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VGLII progect part 1 - Report on VGLI I Exercise In t ro to...

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Report on VGLII Exercise, Intro to Biology Project By: Stephanie Lennon Worked with: Olivia vonNieda, and Kasey Francica April 6, 2010 Abstract The Virtual Genetics Lab II was used to analyze different phenotypes of theoretical dragonflies and to determine the mode of inheritance of each trait and allele. The analysis showed that both traits were autosomal. Upon further inquiry, it was found that the green antenna color was autosomal dominant, six legs were autosomal dominant, red antenna color was autosomal recessive and one leg was autosomal recessive. Introduction The purpose of this experiment was to analyze two different traits of theoretical dragonflies using VGLII program and to determine whether each allele was autosomal dominant, autosomal recessive, co-dominant or sex-linked. Materials and Methods Virtual Genetics Lab II software version 2.0.2 was used in this experiment. The particular program was Spring2010Project.pr2. This was saved as a work file called SpringProject.wr2. It was attempted to isolate each trait in order to examine one trait at a time. Crosses and test-crosses were performed. Images of the cages were captured by using the PrtSc function, and pasted into this word document. The chi-square table from pre-lab activity “Making Predictions and Analyzing Data from Genetic Crosses” from the FlyLab Simulation Lab was used to verify predictions. Results Figure 1 shows the initial cage of theoretical dragonflies.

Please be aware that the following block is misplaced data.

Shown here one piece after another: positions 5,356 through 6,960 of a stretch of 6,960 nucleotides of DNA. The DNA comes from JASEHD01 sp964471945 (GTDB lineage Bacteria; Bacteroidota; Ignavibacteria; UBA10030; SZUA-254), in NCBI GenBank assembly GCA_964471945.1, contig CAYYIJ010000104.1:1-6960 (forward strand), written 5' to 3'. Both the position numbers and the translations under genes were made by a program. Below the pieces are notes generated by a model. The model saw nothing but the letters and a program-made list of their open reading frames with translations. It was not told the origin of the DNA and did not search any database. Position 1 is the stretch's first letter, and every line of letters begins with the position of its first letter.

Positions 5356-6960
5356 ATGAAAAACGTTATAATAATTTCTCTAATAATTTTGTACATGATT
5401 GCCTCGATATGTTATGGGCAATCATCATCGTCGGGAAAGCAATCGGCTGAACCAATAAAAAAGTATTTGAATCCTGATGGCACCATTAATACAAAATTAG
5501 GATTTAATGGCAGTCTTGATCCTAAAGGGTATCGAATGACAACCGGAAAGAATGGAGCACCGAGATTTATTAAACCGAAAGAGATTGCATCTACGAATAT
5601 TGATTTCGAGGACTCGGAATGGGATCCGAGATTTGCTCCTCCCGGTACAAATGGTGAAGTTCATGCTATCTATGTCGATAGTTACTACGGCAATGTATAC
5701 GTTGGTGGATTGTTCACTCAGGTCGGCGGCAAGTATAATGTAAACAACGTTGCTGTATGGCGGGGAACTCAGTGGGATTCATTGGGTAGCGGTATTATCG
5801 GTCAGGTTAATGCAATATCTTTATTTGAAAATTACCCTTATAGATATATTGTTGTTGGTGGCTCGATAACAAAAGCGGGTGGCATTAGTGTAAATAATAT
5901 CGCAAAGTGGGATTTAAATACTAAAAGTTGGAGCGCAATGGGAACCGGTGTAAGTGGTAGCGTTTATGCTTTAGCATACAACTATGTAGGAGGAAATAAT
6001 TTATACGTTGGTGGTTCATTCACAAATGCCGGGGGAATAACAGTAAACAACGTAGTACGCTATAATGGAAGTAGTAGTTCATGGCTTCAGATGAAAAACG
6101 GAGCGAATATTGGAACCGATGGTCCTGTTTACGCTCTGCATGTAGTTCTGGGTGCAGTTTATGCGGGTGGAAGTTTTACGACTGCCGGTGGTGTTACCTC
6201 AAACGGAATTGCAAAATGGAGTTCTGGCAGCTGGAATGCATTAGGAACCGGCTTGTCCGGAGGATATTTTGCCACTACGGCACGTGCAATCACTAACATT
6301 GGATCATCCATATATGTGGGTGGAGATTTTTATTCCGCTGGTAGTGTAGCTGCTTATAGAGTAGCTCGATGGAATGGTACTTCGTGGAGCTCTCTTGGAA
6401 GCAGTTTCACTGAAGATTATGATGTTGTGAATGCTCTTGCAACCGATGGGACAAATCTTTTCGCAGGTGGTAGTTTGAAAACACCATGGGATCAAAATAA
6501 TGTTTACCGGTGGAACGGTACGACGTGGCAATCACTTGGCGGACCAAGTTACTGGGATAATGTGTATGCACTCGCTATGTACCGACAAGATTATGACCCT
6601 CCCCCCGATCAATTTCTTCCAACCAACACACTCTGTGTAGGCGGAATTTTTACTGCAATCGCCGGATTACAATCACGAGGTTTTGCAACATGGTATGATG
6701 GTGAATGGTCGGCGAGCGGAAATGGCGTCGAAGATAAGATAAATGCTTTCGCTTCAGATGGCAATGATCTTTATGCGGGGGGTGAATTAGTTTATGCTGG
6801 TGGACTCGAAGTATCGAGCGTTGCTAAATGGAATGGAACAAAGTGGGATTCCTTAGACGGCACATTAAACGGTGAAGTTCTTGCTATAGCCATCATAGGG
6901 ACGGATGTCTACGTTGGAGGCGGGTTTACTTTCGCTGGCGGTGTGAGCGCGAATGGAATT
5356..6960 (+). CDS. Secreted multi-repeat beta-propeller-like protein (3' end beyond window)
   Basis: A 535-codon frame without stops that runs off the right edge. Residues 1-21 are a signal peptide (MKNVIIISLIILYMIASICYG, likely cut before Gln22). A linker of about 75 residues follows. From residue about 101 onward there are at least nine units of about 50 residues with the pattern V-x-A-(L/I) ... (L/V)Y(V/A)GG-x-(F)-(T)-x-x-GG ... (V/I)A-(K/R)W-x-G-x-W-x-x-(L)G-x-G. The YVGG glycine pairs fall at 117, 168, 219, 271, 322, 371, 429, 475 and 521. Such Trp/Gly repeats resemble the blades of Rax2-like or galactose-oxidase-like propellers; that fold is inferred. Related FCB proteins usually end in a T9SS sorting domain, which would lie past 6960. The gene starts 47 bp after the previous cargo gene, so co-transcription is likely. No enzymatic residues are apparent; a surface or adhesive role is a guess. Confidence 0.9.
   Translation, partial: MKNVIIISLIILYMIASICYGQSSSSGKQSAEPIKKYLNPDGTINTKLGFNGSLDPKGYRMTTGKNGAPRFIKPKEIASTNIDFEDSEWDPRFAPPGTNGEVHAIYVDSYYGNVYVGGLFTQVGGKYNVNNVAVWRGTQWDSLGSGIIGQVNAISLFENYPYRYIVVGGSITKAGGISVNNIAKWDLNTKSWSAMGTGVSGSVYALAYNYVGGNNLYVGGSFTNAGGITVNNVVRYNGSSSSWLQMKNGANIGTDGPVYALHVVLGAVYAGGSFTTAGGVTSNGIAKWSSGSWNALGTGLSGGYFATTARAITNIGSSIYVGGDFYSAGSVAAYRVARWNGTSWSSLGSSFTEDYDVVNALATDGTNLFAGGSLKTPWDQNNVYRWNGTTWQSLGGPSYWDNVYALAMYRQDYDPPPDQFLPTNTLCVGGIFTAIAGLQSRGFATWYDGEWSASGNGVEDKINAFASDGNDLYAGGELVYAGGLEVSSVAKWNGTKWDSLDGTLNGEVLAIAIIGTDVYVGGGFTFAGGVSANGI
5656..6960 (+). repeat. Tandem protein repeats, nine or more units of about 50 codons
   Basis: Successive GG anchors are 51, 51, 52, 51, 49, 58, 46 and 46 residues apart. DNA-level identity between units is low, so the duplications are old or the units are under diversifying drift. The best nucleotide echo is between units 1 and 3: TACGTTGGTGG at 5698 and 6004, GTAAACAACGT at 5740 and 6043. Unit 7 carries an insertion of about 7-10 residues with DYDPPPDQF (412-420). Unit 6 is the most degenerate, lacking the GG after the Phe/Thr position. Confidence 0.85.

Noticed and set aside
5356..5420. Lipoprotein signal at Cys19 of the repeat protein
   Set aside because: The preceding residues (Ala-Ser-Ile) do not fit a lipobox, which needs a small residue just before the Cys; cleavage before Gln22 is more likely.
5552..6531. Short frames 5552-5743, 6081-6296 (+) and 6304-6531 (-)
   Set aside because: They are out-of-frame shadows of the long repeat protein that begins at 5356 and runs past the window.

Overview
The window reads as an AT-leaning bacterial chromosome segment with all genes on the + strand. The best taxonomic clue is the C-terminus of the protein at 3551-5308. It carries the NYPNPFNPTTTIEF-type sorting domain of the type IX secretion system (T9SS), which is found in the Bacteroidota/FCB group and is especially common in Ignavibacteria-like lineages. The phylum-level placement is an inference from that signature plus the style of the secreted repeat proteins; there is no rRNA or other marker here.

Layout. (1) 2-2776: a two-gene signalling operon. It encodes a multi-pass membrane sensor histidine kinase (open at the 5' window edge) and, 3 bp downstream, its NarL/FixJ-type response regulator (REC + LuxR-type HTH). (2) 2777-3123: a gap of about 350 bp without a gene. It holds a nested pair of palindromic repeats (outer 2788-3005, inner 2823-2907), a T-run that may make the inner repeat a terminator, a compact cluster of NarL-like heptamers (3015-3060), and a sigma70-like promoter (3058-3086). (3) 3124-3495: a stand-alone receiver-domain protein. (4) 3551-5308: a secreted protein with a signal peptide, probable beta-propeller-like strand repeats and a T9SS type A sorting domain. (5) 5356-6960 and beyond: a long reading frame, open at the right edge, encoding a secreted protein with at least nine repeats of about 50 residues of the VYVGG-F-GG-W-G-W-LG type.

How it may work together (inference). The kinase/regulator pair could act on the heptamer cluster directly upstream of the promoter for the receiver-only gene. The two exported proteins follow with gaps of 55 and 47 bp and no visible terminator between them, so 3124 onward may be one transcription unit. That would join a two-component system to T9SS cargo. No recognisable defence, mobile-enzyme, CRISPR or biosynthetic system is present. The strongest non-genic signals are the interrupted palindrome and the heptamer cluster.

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Figure 1. Theoretical dragonflies produced by VGLII 2.0.2. Two traits are shown with two different alleles. The traits and alleles are: antenna color: green or red, and number of legs: six or one. Part 1: Locating homozygous dominant and recessive individuals First, a green one-legged male and a green one-legged female were crossed. Their offspring were then crossed. The results are shown in Figure 2. Figure 2. The cross of the F 2 generation of the original cross. The F 2 generation yielded only green one-legged individuals, it can be concluded that these offspring are inbred. Second, a red one-legged male and a green one-legged female were crossed. Their offspring were then crossed. The results are shown in Figure 3.
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Figure 3. The cross of the F 2 generation of the original cross of red one-legged individuals.
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